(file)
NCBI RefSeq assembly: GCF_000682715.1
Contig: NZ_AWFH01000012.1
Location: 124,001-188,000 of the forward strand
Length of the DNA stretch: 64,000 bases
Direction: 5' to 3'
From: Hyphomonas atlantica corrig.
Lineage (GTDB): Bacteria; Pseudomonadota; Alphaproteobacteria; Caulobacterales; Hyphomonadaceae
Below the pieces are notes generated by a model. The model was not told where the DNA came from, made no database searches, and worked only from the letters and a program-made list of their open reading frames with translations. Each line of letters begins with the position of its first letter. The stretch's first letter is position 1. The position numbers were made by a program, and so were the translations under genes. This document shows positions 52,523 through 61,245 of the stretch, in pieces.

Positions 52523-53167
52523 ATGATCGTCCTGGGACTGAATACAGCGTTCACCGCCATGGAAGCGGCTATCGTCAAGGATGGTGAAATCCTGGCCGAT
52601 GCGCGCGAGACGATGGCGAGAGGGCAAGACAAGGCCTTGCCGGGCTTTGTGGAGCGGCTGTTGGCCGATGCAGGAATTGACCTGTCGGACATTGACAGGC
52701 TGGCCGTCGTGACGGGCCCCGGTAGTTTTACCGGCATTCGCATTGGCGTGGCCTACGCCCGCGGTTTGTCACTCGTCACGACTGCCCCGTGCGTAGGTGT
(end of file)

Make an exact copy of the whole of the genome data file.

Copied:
NCBI RefSeq assembly: GCF_000682715.1
Contig: NZ_AWFH01000012.1
Location: 124,001-188,000 of the forward strand
Length of the DNA stretch: 64,000 bases
Direction: 5' to 3'
From: Hyphomonas atlantica corrig.
Lineage (GTDB): Bacteria; Pseudomonadota; Alphaproteobacteria; Caulobacterales; Hyphomonadaceae
Below the pieces are notes generated by a model. The model was not told where the DNA came from, made no database searches, and worked only from the letters and a program-made list of their open reading frames with translations. Each line of letters begins with the position of its first letter. The stretch's first letter is position 1. The position numbers were made by a program, and so were the translations under genes. This document shows positions 52,523 through 61,245 of the stretch, in pieces.

Positions 52523-53167
52523 ATGATCGTCCTGGGACTGAATACAGCGTTCACCGCCATGGAAGCGGCTATCGTCAAGGATGGTGAAATCCTGGCCGAT
52601 GCGCGCGAGACGATGGCGAGAGGGCAAGACAAGGCCTTGCCGGGCTTTGTGGAGCGGCTGTTGGCCGATGCAGGAATTGACCTGTCGGACATTGACAGGC
52701 TGGCCGTCGTGACGGGCCCCGGTAGTTTTACCGGCATTCGCATTGGCGTGGCCTACGCCCGCGGTTTGTCACTCGTCACGACTGCCCCGTGCGTAGGTGT